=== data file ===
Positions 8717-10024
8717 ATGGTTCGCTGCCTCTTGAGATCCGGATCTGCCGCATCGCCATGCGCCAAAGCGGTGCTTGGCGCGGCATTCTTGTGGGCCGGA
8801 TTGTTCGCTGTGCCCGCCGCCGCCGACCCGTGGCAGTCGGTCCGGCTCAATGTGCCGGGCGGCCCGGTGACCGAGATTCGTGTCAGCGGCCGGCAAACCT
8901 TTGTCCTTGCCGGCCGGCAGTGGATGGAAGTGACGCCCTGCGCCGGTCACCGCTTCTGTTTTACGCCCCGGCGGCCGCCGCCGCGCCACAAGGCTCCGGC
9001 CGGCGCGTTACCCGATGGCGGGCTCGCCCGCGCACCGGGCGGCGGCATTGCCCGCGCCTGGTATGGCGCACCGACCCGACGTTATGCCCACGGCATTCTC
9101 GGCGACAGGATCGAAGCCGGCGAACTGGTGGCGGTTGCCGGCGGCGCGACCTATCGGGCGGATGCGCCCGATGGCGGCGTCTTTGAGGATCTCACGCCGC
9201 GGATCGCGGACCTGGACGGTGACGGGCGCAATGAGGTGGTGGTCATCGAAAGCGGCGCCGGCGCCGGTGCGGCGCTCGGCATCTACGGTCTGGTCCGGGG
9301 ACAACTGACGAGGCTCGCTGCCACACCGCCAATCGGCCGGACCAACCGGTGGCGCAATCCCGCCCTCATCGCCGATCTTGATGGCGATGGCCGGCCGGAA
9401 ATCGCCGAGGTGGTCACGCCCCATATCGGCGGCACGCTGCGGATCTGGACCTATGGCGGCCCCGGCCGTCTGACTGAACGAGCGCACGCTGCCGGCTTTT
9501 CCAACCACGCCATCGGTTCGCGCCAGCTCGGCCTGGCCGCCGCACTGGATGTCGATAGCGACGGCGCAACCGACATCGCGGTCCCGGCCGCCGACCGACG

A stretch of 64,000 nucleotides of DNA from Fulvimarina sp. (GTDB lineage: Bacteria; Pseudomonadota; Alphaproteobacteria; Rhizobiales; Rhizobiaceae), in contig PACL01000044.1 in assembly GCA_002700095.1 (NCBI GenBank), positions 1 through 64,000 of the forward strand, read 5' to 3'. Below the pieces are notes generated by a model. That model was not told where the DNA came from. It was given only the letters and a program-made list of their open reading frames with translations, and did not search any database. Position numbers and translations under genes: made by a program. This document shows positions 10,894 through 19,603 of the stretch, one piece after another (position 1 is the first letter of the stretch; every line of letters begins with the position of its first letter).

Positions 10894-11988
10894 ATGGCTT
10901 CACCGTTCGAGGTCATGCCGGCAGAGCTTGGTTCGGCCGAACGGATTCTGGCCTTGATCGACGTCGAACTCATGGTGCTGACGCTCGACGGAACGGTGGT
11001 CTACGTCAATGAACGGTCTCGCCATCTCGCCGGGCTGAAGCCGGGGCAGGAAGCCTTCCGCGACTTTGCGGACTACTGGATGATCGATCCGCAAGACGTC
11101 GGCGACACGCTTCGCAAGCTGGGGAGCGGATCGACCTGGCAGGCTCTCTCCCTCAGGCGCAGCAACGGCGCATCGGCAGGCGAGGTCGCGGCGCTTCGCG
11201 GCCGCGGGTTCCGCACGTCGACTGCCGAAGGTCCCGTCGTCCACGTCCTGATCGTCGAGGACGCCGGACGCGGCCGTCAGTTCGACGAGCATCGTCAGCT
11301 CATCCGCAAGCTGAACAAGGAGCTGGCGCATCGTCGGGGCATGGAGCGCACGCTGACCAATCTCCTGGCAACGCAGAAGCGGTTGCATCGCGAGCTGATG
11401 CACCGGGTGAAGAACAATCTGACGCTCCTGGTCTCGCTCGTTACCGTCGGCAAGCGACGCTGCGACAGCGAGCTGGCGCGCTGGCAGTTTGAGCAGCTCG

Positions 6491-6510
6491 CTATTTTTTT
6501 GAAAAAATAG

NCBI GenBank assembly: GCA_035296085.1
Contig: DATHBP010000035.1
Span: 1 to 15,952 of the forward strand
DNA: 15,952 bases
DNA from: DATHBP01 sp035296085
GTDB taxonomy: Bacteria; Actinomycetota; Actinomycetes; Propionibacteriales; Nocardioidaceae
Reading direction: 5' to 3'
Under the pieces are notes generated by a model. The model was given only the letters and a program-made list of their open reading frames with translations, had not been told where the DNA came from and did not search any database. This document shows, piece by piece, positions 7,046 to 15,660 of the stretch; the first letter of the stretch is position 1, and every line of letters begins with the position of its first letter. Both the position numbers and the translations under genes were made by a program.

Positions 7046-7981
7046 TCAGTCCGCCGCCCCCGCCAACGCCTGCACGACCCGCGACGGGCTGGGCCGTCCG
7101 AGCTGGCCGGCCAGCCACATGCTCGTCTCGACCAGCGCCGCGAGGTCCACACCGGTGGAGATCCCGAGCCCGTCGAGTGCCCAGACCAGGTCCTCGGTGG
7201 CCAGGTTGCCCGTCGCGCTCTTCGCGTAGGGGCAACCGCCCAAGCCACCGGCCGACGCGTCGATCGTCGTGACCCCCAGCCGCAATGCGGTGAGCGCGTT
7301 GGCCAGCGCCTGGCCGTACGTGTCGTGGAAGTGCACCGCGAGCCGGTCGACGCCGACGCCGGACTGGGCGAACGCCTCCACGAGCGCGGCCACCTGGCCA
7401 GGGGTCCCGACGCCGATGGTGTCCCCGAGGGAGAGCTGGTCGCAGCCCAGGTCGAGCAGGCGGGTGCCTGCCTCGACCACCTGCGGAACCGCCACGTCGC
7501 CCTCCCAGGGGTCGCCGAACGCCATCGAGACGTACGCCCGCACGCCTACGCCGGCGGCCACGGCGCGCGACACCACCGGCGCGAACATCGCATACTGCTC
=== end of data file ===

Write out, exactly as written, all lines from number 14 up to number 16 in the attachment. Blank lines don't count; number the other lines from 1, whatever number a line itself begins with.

10901 CACCGTTCGAGGTCATGCCGGCAGAGCTTGGTTCGGCCGAACGGATTCTGGCCTTGATCGACGTCGAACTCATGGTGCTGACGCTCGACGGAACGGTGGT
11001 CTACGTCAATGAACGGTCTCGCCATCTCGCCGGGCTGAAGCCGGGGCAGGAAGCCTTCCGCGACTTTGCGGACTACTGGATGATCGATCCGCAAGACGTC
11101 GGCGACACGCTTCGCAAGCTGGGGAGCGGATCGACCTGGCAGGCTCTCTCCCTCAGGCGCAGCAACGGCGCATCGGCAGGCGAGGTCGCGGCGCTTCGCG